He could reasonably be taken to potentially expect direct financial advantage from his public standpoints.

    Thus, I can’t see how his short designation isn’t most conventiently “The Merck-sponsored professor of pediatrics at…”

  8. Kev July 30, 2008 at 20:47 #

    Schwartz, I’m not saying that conflicts don’t exist but I do disagree with you that just because its gvmt led it matters. I think it _all_ matters. I really do. Amounts of money don’t matter to me, what matters is that people are honest about _where_ their money comes from.

    Of _course_ her reporting is biased, she only reports on one side of a story. Thats the very definition of bias (in real world terms) but I don’t mind that. I just don’t think stories about bias or conflict are really particularly interesting unless they cover _everything_ .

    I’ll read the COI thing you talk about tonight.

  9. isles July 31, 2008 at 14:31 #

    Schwartz, just…STFU.

    Interestingly, he voted to include the Rotavirus vaccine in the schedule but recused himself when they voted to rescind the recommendation. This clearly shows where his conflict of interest priorities lie.

    This was the first rotavirus vaccine, Rotashield, which was a competitor to the one Offit and colleagues were developing. He voted to allow a competing product to enter the market first, giving it the opportunity to become established and creating the potential for his own product to be shut out.

    Then when there was a safety issue with Rotashield, he recused himself, electing not to take part in kicking a competitor out of the market.

    This helped him how?

    If you don’t have something real to say, find something different to do.

  10. Schwartz July 31, 2008 at 17:59 #

    Isles,

    Still incapable of holding a civil debate I see.

    I’m not sure why, but you’re inferring that only one variant of a specific vaccine gets approved for use in the US or Canada. I suggest you review the FDA, or Health Canada documents that clearly outline multiple approved vaccines for individual diseases. (ex: there are multiple variants of dtap, flu vaccine by different manufacturers, etc)

    Once a vaccine for a disease meets the criteria for being added to the recommended list, it is much easier for similar vaccines to get included once they are approved by the FDA because the cost/benefit justification and analysis has already been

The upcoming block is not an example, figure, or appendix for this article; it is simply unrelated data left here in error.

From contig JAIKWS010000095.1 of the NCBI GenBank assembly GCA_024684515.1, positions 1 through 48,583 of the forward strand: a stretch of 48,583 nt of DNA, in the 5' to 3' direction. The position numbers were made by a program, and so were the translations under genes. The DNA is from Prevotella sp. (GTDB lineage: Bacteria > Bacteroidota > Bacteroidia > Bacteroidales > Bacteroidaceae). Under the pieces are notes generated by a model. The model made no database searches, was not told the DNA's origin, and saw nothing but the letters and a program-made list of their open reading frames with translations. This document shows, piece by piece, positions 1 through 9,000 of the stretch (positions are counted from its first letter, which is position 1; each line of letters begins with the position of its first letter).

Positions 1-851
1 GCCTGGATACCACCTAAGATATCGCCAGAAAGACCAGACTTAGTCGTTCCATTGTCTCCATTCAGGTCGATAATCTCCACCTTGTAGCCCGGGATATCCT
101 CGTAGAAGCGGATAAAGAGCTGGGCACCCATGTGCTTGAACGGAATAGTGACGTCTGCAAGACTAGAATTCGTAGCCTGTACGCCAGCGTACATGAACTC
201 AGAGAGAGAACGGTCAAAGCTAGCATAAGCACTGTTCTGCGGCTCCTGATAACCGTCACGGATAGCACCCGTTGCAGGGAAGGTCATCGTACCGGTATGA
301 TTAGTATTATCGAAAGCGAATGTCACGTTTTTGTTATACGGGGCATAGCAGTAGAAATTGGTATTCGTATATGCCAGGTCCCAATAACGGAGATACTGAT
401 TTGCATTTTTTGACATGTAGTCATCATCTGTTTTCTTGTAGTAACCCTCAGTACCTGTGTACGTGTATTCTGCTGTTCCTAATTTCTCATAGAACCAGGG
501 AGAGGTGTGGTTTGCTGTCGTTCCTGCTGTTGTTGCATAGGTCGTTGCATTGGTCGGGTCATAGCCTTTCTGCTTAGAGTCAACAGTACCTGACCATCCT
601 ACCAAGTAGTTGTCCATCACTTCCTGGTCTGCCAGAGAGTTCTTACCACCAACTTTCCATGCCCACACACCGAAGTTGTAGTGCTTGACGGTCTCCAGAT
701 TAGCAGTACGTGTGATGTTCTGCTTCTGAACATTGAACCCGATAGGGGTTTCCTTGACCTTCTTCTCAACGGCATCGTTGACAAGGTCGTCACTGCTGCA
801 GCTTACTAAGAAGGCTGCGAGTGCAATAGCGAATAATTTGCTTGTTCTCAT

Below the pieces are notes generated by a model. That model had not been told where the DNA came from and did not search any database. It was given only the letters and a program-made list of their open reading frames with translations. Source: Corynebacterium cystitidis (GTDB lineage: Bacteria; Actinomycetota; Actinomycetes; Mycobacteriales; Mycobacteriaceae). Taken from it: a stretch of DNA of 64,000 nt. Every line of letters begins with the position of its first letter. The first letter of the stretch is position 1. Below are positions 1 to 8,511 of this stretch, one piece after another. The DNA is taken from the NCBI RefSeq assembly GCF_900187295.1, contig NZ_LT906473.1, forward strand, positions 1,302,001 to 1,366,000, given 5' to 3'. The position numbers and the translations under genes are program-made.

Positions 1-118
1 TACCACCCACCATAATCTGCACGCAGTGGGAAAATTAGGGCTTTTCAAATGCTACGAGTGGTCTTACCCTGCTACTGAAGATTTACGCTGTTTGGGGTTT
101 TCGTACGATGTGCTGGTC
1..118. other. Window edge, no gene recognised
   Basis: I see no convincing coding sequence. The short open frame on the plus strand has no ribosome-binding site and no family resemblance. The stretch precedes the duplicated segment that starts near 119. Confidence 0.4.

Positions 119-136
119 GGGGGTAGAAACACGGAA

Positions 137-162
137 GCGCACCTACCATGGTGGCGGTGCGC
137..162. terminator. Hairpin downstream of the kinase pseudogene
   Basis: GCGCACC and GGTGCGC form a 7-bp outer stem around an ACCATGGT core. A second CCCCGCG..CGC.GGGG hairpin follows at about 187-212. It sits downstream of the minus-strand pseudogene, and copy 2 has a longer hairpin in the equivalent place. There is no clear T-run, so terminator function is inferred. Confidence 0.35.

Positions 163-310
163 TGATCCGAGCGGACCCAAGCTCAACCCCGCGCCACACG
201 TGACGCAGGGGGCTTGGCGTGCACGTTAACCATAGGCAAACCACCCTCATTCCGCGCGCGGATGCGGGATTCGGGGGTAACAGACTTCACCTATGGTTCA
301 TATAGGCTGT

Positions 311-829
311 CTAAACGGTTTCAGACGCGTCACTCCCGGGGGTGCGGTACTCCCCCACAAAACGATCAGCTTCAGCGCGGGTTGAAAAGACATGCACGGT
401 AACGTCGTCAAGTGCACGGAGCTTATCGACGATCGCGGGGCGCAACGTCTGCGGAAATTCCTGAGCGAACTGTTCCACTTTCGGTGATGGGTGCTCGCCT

done. If the competing product has realted efficacy, safety and cost profiles then there are far less barriers to have it included in the schedule. The first product to market had to work a lot harder to justify inclusion in the regular schedule.

    Having a Rotavirus vaccine accepted as being beneficial for the schedule certainly benefits subsequent rotavirus vaccines so he and his sponsor stood to gain from that decision.

    Having a Rotavirus vaccine subsequently removed from the recommended list due to safety issues is guaranteed to make future rotavirus vaccines harder to approve and certainly more costly to approve due to increased scrutiny — which is what happened. Hence, the decision to remove the vaccine would negatively affect Dr. Offit’s financial interests.

    Along the same lines, any general issue around the vaccination schedule, or vaccination in general, can easily affect people’s confidence in all vaccines and that would have a negative impact on his financial interests. So his constant dismissal of any possible vaccine issues (regardless of the vaccine or combination) is also consist with his own financial interests.

    So to summarize:

    1) Adding a Rotavirus vaccine to the recommended schedule benefits Dr. Offit’s financial interests –> he votes yes.

    2) Removing the rotavirus vaccine from the recommended schedule hurts Dr. Offit’s financial interests –> he recuses himself.

    Conclusion #1: He votes in line with his financial interests and declines to vote against his financial interests.